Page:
Issue: The ACA’s option for states to expand Medicaid coverage has become a hot button political issue, with a sharp divide in approach among red and blue states. In general, most Democratic-leaning states have expanded Medicaid, while most Republican-leaning states have not. There are some notable exceptions given the Trump administration’s flexibility allowing states to add work requirements through a looser waiver process. Democrats in Congress have introduced legislation to give states the option to further expand Medicaid coverage using a so-called Medicaid Buy-in.
Analysis: Democrats may attempt to limit the administration’s authority as it relates to restrictions on eligibility and enrollment (e.g., work requirements). In addition, in states where Democrats picked up control of governor’s mansions and/or state houses, (e.g., Kansas, Maine, Wisconsin), or where the electorate approved ballot measures expanding Medicaid passed (e.g., Idaho, Nebraska and Utah), Medicaid expansion could be pursued.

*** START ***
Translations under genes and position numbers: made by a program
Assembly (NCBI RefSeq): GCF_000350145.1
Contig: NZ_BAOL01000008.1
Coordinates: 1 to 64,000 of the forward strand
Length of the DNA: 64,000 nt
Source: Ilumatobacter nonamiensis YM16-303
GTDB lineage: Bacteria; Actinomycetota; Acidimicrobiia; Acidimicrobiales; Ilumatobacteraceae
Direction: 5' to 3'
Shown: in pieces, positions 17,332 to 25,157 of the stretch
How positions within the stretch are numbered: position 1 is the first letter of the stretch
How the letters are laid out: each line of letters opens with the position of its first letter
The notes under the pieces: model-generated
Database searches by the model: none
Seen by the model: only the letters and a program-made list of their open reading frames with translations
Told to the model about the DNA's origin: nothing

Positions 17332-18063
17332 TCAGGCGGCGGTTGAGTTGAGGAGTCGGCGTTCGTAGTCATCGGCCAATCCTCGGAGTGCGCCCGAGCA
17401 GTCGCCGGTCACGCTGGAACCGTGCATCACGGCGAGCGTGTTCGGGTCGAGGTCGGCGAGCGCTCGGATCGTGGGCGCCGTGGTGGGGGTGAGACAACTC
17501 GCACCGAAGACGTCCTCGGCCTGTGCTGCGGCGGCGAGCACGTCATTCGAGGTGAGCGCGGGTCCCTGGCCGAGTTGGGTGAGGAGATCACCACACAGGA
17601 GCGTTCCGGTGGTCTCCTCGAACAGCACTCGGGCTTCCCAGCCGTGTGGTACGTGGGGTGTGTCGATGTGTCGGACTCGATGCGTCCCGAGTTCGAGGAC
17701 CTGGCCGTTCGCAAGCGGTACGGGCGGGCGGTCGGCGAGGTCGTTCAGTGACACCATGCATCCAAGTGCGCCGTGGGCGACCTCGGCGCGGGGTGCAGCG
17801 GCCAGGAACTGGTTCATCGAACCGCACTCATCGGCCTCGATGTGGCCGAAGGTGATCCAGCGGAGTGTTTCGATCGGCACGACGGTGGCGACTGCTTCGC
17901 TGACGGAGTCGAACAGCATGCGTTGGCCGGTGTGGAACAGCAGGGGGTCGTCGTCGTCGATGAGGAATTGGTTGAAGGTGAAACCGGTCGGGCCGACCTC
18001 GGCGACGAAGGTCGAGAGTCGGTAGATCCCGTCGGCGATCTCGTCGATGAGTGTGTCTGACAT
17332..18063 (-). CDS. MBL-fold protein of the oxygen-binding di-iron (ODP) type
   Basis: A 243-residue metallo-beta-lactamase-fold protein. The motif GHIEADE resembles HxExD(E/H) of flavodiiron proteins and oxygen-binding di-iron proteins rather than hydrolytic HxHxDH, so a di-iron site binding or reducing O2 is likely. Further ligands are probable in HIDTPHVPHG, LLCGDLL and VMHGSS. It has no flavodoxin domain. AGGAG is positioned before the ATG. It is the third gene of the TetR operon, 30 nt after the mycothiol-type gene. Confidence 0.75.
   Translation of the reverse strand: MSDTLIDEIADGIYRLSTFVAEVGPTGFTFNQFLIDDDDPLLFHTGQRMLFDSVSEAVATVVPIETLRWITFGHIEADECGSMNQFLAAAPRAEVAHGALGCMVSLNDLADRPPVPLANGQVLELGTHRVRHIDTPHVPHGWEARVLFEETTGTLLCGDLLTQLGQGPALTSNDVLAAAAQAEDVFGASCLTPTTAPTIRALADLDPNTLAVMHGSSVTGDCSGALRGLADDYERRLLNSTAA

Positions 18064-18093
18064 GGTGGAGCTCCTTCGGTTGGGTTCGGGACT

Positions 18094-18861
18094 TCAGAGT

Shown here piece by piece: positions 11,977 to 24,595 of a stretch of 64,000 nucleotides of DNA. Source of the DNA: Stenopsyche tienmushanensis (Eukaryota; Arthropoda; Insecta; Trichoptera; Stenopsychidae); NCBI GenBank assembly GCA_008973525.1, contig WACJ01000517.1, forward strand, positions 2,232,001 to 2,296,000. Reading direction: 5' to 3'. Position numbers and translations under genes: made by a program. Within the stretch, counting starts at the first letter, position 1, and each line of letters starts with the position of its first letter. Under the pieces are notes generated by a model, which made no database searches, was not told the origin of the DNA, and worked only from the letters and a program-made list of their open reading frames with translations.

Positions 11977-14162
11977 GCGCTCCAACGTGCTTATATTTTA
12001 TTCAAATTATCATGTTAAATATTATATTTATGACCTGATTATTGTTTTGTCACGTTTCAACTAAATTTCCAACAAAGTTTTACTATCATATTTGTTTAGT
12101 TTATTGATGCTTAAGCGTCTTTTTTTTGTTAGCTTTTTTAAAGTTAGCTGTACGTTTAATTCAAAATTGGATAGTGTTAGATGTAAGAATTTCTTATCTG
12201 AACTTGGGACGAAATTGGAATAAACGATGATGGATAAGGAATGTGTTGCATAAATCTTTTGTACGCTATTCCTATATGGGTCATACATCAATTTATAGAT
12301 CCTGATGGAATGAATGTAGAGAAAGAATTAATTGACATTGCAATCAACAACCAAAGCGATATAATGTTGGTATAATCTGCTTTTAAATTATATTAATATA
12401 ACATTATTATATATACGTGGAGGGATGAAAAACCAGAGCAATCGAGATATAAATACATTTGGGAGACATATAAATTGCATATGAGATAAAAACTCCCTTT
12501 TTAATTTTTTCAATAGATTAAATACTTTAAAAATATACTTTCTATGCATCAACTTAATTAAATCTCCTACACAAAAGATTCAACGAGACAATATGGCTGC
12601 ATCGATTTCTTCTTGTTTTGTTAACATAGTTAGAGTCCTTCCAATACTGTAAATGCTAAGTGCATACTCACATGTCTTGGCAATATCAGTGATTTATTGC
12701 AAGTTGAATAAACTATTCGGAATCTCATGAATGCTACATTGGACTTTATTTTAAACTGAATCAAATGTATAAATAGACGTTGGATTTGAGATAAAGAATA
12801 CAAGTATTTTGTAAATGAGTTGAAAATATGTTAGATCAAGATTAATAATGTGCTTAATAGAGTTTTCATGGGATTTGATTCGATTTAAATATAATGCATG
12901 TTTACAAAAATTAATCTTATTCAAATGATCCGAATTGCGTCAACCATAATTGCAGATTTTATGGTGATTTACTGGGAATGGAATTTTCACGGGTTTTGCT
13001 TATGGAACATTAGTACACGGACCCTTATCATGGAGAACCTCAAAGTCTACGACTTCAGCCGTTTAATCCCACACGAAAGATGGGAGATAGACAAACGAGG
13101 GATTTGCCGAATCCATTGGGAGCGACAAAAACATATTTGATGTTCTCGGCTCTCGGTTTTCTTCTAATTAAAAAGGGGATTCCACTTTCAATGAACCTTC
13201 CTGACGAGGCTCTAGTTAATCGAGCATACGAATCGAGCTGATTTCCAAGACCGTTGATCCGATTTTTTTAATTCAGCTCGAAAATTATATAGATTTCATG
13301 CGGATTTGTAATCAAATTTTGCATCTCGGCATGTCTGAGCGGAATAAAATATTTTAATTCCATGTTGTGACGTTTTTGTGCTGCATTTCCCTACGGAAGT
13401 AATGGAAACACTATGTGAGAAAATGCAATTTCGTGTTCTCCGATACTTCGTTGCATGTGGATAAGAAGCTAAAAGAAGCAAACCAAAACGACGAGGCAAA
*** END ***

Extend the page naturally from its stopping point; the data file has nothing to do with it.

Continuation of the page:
Wild Card: As Democrats evolve their thinking on single payer, Medicaid buy-in has emerged as a potential alternative or complementary policy strategy. With more states potentially embracing Medicaid expansion, House Democrats could lead an effort to move a Medicaid buy-in option through Congress. These efforts would primarily be about defining the party for 2020, as these kinds of proposals would not be likely to pass the Senate or garner support from President Trump.